Crude oil prices move lower after U.S. labor figures for April show little real momentum for employment since August. File photo by Monika Graff/UPI | License Photo
NEW YORK, May 6 (UPI) -- Lower employment gains in the United States caught up with other market factors Friday to push the price of crude oil lower in early trading.
The U.S. Labor Department said Friday non-farm payrolls increased in April by only 160,000, leaving the rate unchanged at 5 percent. The data show jobs were gained in sectors like healthcare and financial services, but losses tied to the oil and gas sector continued.
"In April, the unemployment rate held at 5 percent, and the number of unemployed persons was little changed at 7.9 million," the department said in its statement. "Both measures have shown little movement since August."
Federal Reserve Chair Janet Yellen warned earlier this year that financial conditions in the country were less supportive of growth and the labor market could turn lower as a result.
The monthly labor report for April came one day after the Labor Department reported that seasonally adjusted first-time claims for unemployment protection increased 17,000 for the week ending April 30. The four-week moving average, a less-volatile gauge for first-time filings, moved up 2,000.
Crude oil prices moved lower after the release of the latest U.S. Labor Department statistics. Brent crude oil lost 1 percent to start the day at $44.56 per barrel. West Texas Intermediate, the U.S. benchmark price for oil, was down 0.97 percent to $43.89 per barrel.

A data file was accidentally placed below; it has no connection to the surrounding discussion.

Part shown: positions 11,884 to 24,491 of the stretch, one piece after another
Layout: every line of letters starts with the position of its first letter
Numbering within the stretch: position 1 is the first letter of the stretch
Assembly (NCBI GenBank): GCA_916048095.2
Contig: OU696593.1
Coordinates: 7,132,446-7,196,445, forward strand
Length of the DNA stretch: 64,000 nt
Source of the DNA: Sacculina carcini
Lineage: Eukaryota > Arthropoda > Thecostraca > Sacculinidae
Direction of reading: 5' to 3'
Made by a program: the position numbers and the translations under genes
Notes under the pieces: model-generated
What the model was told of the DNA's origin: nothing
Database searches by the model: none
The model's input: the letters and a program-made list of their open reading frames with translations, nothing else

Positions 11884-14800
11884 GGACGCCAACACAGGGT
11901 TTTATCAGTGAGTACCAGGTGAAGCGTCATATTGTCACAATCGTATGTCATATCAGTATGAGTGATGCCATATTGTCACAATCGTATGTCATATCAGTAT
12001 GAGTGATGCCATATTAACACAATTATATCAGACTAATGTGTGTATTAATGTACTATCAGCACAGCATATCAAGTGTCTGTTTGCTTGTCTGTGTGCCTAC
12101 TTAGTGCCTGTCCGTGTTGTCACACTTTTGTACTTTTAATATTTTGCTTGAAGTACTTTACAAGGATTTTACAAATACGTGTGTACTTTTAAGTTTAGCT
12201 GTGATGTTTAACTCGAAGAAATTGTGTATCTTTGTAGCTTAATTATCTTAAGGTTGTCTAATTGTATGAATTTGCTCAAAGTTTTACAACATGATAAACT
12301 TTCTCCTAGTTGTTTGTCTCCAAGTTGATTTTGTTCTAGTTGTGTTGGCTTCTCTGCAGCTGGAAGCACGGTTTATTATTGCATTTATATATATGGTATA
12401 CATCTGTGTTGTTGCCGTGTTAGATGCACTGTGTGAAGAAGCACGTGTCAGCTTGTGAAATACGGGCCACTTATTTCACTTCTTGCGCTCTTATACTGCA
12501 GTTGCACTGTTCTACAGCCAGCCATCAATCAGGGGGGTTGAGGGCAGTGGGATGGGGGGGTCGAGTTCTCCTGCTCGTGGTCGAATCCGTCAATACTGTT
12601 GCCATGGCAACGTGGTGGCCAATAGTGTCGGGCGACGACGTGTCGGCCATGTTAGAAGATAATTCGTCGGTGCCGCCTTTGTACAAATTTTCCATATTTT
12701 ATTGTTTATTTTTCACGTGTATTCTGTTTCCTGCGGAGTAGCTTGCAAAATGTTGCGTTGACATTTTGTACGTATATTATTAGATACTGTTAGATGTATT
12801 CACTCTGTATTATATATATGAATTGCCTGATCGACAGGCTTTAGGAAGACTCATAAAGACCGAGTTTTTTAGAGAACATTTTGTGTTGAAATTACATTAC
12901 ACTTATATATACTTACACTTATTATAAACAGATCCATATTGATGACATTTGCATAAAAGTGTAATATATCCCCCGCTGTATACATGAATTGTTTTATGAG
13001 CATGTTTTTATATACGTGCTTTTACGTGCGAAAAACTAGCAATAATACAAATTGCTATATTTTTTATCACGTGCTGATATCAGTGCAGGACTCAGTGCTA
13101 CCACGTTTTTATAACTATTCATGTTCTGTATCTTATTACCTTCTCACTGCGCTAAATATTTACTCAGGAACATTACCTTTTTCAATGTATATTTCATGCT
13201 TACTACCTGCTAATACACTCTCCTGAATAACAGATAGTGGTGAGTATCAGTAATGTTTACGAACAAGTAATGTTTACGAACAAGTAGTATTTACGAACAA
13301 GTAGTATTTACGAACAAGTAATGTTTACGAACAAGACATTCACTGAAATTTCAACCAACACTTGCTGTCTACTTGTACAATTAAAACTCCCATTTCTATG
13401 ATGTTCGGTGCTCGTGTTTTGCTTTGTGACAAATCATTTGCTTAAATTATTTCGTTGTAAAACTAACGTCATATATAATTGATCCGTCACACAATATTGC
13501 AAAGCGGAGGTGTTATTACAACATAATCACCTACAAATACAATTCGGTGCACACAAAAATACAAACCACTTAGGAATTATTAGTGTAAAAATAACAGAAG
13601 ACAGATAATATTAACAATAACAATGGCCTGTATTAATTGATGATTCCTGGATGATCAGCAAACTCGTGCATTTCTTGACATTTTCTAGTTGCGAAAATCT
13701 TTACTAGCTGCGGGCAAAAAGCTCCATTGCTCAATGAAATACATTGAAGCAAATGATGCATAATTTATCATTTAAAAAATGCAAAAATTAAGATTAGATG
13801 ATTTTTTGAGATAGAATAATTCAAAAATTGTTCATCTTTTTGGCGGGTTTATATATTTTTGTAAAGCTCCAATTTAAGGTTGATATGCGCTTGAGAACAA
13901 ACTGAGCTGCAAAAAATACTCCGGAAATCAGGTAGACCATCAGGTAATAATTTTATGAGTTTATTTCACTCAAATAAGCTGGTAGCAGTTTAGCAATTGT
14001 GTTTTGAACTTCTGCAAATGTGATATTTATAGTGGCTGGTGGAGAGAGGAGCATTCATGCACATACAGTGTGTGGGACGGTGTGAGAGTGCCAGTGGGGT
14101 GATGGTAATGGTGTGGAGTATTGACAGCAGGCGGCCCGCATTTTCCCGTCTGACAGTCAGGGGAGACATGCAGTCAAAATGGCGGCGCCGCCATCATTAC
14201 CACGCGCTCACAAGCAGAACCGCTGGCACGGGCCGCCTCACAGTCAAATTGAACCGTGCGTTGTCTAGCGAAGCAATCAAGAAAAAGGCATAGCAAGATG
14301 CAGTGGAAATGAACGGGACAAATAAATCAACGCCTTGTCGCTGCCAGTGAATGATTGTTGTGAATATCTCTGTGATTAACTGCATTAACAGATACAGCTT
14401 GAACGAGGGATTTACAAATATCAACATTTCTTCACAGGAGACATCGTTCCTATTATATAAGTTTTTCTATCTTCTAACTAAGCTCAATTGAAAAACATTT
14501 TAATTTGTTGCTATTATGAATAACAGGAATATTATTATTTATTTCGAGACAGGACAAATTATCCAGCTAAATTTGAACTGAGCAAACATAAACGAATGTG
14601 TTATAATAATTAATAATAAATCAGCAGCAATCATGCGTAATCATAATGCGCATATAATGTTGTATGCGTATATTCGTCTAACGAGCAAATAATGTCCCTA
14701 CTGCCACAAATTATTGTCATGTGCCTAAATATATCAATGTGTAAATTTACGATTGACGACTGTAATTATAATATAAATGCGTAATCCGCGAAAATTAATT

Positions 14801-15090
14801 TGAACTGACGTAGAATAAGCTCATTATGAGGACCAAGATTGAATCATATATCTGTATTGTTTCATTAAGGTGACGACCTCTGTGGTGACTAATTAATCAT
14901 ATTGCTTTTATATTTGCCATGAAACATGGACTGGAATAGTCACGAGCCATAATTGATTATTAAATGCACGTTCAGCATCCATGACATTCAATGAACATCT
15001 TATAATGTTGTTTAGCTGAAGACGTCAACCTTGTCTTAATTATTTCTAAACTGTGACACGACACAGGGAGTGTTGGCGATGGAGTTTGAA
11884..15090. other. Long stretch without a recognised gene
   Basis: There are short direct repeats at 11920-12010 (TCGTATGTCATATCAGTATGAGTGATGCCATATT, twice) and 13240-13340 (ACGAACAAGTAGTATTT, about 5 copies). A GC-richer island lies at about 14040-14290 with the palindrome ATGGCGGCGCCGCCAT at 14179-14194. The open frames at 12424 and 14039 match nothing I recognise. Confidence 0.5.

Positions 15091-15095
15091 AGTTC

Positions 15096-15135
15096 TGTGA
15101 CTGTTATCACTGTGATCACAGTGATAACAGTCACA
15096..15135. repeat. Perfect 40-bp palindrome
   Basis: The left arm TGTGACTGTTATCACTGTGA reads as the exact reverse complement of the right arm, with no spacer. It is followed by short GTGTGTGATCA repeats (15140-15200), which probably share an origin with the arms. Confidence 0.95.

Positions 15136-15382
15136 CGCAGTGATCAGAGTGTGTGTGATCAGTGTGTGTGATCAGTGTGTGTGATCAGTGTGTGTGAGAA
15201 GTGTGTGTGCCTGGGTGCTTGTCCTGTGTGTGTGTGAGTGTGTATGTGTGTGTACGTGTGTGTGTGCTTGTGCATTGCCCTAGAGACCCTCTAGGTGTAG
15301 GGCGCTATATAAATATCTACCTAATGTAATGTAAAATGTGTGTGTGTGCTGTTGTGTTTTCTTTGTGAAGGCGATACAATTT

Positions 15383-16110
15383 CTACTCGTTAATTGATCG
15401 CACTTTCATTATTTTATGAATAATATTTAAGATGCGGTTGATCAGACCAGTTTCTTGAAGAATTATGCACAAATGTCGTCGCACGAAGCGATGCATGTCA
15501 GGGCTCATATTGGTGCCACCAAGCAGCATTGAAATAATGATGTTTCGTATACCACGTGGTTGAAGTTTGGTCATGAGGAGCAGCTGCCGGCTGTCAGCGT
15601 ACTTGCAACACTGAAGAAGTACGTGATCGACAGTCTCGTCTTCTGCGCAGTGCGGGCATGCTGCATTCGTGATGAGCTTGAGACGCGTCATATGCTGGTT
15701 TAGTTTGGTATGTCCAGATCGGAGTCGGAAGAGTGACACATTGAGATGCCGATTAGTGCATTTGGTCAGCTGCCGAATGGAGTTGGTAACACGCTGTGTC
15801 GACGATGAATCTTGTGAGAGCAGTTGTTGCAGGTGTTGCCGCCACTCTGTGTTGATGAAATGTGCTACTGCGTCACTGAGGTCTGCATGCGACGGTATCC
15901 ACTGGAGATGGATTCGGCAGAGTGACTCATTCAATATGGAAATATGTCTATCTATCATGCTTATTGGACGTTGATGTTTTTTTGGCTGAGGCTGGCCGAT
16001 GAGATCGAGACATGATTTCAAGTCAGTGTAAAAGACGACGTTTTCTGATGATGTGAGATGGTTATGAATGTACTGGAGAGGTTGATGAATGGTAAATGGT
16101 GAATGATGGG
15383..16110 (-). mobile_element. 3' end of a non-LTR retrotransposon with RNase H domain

Crude oil prices have held in the $40 range as markets start to pull away from the supply-side pressures that emerged last year. In a hint of future potential demand, the Labor Department said that, for those that were employed, hourly earnings were up about 8 cents from March to $25.53.
Data this week from the U.S. Energy Information Administration, however, show supply-side pressures lingering with commercial crude oil and motor gasoline inventories increasing.
Oil rallied in April after 2016 saw prices move to their lowest point since 2003. Crude oil prices this week were pulled higher in response to market shortages triggered by wildfires raging across Canada's oil-rich province of Alberta. A militant group in Nigeria, meanwhile, said attacks on oil and gas installations in the Niger Delta region meant all of Chevron's facilities in the OPEC-member state were offline.